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Contaminants: Unseen Killers

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CALGARY, Alberta – The biggest enemy for hydraulic fluids and hydraulic systems is contamination, contends Thelma Marougy, principal engineer for lubricants and fluids at Eaton Corp.s Hydraulics Operations in Southfield, Mich. Contaminants can cut life in half or more, and controlling contamination is key for successful operation in hydraulics.

Its a proven fact that 75 to 80 percent of all hydraulic machinery failures can be traced to contamination in hydraulic fluids, Marougy told the Society of Tribologists and Lubrication Engineers annual meeting here last month, in a special forum dedicated to filtration issues in lubrication. The session also heard how greater understanding of contamination and cleanliness issues in hydraulics is leading to improvements in gear oils too.

Eatons research shows that contamination occurs in hydraulic systems in many ways. Even new fluid out of the drum may not be clean enough to guarantee the health of a hydraulic fluid system, Marougy warned. And yet, she added, if we are introducing these contaminants it means we can get rid of them too, so the filtration machinery doesnt have to work so hard to do it.

One common way for equipment to be contaminated is when new fluid is introduced; for example, fluid which began life in a relatively clean state, but was transported in unclean trucks or vessels, or pumped into the equipment using hoses that were not clean. Its the same thing with drums, they get used over and over and we see rust, scale and water contaminating the new fluid, Marougy said. Careful cleaning, reconditioning and inspection of drums is needed before they are filled, and tank trucks and hoses should only be used to transport like-materials, or thoroughly flushed and cleaned if they are used to carry motor oil on one trip, hydraulic fluid on the next, to prevent cross-contamination.

Likewise, new equipment often comes with built-in contaminants, she pointed out. Burs, fibers, chips and paint flakes are among the common particles that the initial start-up may find. Welding spatters are another. Weve even seen rags left inside the fluid reservoir or in pipes, Marougy recounted.

Most contamination, however, is ingressed. This is the single thing we most see not paid attention to. Just do not leave the reservoir open after filling, or after a maintenance event, Marougy advised. Make sure reservoir vents have filters on them. Remember, every time a hydraulic cylinder pulls out into the atmostphere, when it draws back in, some moisture and abrasive particles can be pulled back into the fluid.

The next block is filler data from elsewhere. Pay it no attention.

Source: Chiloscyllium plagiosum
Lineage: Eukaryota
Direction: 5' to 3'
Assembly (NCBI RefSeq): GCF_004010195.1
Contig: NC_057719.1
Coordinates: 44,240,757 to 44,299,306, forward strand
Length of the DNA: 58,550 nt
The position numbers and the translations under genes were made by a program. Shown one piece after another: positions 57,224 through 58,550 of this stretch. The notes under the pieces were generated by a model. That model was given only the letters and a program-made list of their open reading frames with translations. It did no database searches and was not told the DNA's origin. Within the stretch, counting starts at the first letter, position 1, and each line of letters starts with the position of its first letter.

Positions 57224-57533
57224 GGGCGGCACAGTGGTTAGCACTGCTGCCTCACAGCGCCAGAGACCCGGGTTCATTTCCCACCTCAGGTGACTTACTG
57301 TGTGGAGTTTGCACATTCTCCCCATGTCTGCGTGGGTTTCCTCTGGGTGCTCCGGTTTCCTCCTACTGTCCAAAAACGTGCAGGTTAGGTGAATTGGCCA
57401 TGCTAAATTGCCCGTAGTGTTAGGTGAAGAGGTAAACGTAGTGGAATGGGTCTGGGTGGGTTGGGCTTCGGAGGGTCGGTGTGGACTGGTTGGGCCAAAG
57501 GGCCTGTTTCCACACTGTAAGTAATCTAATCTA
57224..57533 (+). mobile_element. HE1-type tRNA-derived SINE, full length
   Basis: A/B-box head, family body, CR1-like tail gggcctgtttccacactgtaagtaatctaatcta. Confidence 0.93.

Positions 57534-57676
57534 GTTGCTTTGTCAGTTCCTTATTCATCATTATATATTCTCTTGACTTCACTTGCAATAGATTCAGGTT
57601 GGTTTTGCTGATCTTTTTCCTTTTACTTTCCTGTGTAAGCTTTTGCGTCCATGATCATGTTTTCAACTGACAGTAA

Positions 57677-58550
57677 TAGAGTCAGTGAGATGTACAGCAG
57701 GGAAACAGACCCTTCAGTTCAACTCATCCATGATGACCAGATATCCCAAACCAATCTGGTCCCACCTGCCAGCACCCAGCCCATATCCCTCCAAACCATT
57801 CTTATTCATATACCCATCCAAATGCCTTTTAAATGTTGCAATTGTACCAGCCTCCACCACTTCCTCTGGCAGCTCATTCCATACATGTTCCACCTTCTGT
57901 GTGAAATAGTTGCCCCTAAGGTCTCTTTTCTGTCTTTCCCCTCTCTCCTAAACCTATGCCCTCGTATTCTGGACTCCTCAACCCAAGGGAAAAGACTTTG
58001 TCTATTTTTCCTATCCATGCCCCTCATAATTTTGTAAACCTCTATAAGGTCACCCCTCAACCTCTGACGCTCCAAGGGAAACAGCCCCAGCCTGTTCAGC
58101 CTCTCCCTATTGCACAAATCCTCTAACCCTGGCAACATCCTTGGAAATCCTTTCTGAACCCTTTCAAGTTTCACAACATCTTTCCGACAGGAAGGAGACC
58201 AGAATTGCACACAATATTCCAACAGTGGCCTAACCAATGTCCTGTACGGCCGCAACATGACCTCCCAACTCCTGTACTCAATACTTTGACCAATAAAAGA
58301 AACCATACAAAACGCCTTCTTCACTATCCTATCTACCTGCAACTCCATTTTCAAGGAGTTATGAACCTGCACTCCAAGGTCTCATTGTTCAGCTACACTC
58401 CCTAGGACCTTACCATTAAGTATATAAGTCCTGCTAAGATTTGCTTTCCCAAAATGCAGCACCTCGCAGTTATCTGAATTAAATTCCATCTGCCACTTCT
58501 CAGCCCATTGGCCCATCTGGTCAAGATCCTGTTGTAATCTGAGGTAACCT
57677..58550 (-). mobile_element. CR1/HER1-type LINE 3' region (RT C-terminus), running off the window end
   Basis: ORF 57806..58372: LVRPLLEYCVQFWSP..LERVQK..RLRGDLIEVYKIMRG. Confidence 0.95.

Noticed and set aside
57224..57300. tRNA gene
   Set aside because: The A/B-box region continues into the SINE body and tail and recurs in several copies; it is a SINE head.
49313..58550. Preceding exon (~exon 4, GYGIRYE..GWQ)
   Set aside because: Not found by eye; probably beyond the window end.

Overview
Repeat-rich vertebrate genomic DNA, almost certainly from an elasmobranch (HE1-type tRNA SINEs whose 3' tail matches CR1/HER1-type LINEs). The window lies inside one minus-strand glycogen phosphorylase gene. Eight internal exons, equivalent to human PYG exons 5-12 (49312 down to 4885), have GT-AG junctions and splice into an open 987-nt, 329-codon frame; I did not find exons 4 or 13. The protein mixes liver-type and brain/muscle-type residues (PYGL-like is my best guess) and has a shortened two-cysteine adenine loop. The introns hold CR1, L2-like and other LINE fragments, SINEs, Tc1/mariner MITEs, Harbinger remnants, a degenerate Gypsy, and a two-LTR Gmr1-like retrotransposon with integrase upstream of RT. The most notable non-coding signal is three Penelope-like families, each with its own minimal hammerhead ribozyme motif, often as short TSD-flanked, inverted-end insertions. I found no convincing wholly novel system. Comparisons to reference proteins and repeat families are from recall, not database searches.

Finally, contaminants may be internally generated – hard particles may be generated through abrasive wear or corrosion, and lead to further abrasion, and more wear particles in a spiraling cycle.

Wider Impact

Cleanliness isnt only a hydraulics problem, however. Similar issues are being seen in other industrial lubrication areas, Richard Kuhlman, OEM liaison for Afton Chemical Corp. in Southfield, Mich., added. For example, theres a lot of research going on with wind tubines and their gear boxes. Not that wind power is ever going to be a big-volume market, but wind turbines can be thought of as a canary in a coal mine, bringing attention to contamination-related issues like micropitting and cleanliness, he told the conference. If we can get a handle on this in wind turbines, it will have a good impact on other areas.

Michael Reinehr, Aftons European OEM liaison manager for industrial lubes in Hamburg, Germany, concurred. A few years ago industry started to realize that non-hydraulic applications require attention as well, he told the Calgary meeting. Gear box lubrication is a typical example of this.

According to a study by German wind turbine manufacturers, the average unscheduled downtime on wind turbines was 280 hours a year, or more than 11 days – a serious problem when trying to guarantee reliable electricity. The largest share of these outages – over 35 percent – were due to gearbox failures from bearing problems, Reinehr added, and the German institute FAG says about 20 percent of all bearing failures can be traced to solid contamination in the oil.

Wind gear manufacturers today recommend offline fluid filtration to screen out particles at least 5 microns in size, and Reinehr said theres talk of lowering that to 1 micron or smaller. However, OEMs also are beginning to suspect that filtration is changing the oils properties, such as by depleting needed extreme pressure additives. The trouble goes beyond merely taking out additives, Reinehr said, to actually altering their performance. For example, the bonding agent used in some fiberglass filters seems to have a detrimental effect on the oil and its additives.

A standardized gear oil filtration and performance test is urgently needed to understand this phenomenon, he said. Current tests address the filter performance, or the oils cleanliness, but not how they interact as a system.

These tests include the ISO 13357 filterability test, a one-pass test for low-viscosity oils, but it measures only filter plugging. It also uses a 0.8-micron filter, which is suitable for hydraulic fluids but too fine for gear oils. There are also proprietary, in-house methods at filter and gear makers like SKF, Internormen, Pall and Hydac.